• If there is more than one person seeking the appoint as a guardian, the court will follow the order of priority below in choosing the guardian:
    • the currently acting guardian;
    • a person nominated as guardian by the respondent;
    • an agent under a medical durable power of attorney;
    • an agent under a general durable power of attorney;
    • the spouse of the respondent or a person nominated by a will or other signed writing of a deceased spouse;
    • an adult child of the respondent;
    • a parent of the respondent or an individual nominated by a will or other signed writing of a deceased parent;
    • an adult with whom the respondent has resided for more than six months immediately before the filing of the petition.
  • However, the court can appoint someone as guardian who has a lower priority or no priority at all, if the court finds good cause shown.

What do I do once I become appointed as guardian conservator?

  • If you haven’t already done so prior to your appointment as guardian or conservator, you want to familiarize yourself with your duties and obligations with respect to the ward/protected person (see link below).
  • In addition, you want to make sure you pay close attention to the orders and obligations given to you by the court. You want to be sure to follow these. At a minimum, you will need to file the initial Conservator’s Financial Plan with Inventory/Initial Guardian’s Report/Care Plan within the court’s required timeframe. You will also want to update the court if there are any significant deviations from the initial report once the court approves it.
  • Consider what additional services or assistance you will need to ensure that you facilitating the needs of the protected person/ward and that you are meeting the court’s orders and expectations. You may consider hiring an in-home care professional to assist the ward. You may also need assistance with putting together a long-term plan for the protected person/ward. Consider the following:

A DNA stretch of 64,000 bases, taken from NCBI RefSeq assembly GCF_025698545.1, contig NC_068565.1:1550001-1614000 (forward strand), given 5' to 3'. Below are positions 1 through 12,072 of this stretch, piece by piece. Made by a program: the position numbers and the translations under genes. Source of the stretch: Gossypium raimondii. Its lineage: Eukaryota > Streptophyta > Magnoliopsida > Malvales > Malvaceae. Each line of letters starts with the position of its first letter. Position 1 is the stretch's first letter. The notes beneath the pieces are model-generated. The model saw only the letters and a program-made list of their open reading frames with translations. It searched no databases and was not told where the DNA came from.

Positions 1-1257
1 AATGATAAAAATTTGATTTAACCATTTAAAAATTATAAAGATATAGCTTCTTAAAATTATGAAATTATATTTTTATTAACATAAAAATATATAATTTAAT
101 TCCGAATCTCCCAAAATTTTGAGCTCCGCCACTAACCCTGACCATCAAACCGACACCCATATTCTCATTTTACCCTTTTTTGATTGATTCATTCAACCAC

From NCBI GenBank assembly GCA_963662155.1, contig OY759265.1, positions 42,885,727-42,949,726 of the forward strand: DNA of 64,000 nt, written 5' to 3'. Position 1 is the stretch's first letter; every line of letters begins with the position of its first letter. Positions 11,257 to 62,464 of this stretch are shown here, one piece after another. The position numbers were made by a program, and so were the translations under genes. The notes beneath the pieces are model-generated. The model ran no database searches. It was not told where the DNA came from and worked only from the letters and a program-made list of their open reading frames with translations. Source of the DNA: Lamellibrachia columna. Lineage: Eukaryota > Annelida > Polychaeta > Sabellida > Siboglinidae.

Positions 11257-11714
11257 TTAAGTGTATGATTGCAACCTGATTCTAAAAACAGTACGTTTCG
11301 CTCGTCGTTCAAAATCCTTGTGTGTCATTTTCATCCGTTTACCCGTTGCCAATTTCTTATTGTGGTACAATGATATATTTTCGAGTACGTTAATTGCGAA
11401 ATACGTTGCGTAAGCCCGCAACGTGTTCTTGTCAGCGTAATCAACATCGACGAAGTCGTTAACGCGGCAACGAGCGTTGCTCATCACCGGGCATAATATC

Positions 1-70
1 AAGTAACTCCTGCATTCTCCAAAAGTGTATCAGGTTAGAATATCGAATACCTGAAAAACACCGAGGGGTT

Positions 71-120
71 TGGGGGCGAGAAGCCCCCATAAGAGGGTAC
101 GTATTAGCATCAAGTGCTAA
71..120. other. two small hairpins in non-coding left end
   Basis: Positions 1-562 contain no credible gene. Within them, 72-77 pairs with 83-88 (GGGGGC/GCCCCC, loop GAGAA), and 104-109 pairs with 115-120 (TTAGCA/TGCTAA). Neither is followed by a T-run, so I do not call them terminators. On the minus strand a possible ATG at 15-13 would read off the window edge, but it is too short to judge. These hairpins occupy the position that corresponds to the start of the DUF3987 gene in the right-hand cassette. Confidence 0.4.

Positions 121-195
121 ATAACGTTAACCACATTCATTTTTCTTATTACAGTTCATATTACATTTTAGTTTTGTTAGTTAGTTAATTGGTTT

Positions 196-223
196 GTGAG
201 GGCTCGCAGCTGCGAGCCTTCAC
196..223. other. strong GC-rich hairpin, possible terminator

• Will the protected person/ward remain in his/her home?
      • If so, does he/she have sufficient transportation options?
      • If so, would he/she benefit from a mobile dentist, or other mobile services?
      • If so, would he/she benefit from certain technological systems, such as an in-home monitoring system?
    • Will the protected person/ward move into a senior facility in the next 2-5 years?
      • If so, will he/she need an independent care, assisted living or skilled nursing community?
      • If so, what geographic location is preferable?
      • If so, is the community a private pay only, or does it accept Medicaid?
  • We pride ourselves on staying connected with all of the various services available to the senior community and we are happy to be a resource for you. In fact, we believe that our connection and attention to the various services available for our clients allow us to offer a more holistic legal service to our clients.

Responsibilities of a Guardian

Responsibilities of a Conservator

Additional Resources:

For More information, click on the links below.

Articles and Free Downloads

Guardianship and Conservatorship